The wrestling business is one in which you have to pay your dues. You carry the veterans’ bags, mind your manners, give up your aisle seat, and in due course you climb the ladder and, hopefully, ascend the card.
That’s the idea, anyway. Sometimes a wrestler appears on the scene and rockets straight to the top. Perhaps they’re in the right place at the right time, latch onto a great storyline or gimmick, are paired with the right opponent, or are simply so good that there’s no denying them. For them, the so-called “rookie year” was anything but finding their feet.
These 10 superstars joined WWE, either from developmental or another company, and immediately inserted themselves as top tier talent. Whether that meant grabbing the gold, closing events, or making waves in the dirt sheets, they made extraordinary first impressions, with inaugural 12 months of nothing but upside.
Of course, this doesn’t necessarily mean that it was plain sailing from then on out. While some continued to soar, others had mixed fortunes, with some even needing to walk away to come back stronger. They’ll always have those debut years, though, when everything they touched turned to gold.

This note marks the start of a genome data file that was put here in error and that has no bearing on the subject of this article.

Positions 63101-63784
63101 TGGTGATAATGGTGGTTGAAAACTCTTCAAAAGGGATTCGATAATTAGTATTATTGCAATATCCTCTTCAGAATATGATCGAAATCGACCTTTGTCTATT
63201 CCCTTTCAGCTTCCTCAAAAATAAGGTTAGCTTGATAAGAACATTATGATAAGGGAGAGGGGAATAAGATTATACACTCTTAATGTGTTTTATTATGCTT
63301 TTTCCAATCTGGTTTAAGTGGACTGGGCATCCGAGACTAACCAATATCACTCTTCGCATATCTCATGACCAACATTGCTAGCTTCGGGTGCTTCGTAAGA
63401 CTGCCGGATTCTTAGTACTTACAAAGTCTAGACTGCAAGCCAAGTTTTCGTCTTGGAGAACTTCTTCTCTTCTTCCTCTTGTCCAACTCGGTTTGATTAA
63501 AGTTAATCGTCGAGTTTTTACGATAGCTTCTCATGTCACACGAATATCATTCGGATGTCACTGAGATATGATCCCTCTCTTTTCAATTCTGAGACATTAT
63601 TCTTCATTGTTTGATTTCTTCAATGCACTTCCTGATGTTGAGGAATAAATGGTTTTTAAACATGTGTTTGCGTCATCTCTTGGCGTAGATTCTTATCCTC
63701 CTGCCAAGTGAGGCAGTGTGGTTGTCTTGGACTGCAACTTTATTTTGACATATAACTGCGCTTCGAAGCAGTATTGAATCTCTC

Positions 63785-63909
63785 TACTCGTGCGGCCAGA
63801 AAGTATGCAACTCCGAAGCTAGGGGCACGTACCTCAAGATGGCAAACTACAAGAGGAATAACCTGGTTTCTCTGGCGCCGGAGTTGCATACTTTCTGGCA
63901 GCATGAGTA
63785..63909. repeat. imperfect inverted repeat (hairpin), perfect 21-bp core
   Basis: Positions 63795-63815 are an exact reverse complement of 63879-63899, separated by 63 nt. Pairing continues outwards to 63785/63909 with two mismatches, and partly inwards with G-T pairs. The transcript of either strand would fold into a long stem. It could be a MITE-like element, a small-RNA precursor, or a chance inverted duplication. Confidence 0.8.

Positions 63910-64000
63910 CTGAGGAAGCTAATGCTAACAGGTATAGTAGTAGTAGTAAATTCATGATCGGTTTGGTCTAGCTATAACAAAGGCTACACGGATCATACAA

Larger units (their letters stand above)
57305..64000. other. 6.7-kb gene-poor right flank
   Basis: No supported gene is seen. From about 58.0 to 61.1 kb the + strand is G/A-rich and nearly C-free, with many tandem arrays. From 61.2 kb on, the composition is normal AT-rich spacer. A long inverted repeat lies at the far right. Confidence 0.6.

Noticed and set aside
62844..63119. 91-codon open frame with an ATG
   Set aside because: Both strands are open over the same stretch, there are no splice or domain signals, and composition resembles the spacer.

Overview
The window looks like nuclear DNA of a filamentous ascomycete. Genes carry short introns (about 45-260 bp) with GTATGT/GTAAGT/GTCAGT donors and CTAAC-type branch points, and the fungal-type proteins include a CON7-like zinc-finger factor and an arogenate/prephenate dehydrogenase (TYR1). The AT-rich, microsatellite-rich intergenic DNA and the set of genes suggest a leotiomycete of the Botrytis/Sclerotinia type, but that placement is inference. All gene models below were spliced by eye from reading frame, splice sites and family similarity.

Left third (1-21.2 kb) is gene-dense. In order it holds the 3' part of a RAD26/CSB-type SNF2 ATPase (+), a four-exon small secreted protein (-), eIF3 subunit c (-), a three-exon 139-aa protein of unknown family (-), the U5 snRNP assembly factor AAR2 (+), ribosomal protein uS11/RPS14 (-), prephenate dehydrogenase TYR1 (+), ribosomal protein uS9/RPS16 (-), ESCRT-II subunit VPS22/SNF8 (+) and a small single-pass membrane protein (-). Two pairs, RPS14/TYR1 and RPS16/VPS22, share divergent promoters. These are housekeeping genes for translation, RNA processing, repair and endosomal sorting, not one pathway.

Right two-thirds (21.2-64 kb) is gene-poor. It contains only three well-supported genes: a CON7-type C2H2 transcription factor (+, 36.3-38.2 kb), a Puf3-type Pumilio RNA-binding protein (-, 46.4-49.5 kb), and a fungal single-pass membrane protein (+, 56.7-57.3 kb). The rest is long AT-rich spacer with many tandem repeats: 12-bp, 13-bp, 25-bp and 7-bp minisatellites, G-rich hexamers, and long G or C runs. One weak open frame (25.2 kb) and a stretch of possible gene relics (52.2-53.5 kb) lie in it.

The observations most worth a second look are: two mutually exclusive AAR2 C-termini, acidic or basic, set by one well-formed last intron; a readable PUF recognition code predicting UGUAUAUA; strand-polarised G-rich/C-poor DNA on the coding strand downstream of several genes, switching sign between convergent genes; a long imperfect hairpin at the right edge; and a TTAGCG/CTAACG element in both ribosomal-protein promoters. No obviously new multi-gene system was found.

10. Ric Flair
Talking of paying dues, here’s one man whose dues were indisputable on his 1991 WWE debut. Flair walked away from WCW due to a shift in ownership and a proposed change of direction for his character (cliff notes: shaved head, pierced ear, rebranded as “Spartacus”). What WCW failed to do, though, was return Flair’s deposit on his Big Gold Belt, and so he kept the strap.
This led to a glorious gimmick on his August 1991 WWE debut. With Bobby Heenan and Mr Perfect at his side, he branded himself the “real world’s champion”. He then proceeded to back his talk by winning the ‘92 Royal Rumble - one of the best Rumbles ever - from number three, gaining the vacant WWF Championship in the process.
All this led to some career-best promos from Flair, and ultimately a programme with Randy Savage at WrestleMania VIII. The two weren’t given the main event (this went to the execrable Hogan/Sid match), but stole the show with an emotional, entertaining epic, with Flair dropping the belt.
Not long after his first year, the Nature Boy regained his title, but by this point, unsatisfied with his place on the card, he soon made plans to return south. The good times didn’t last too long, but for a while, Flair’s star burned appropriately bright.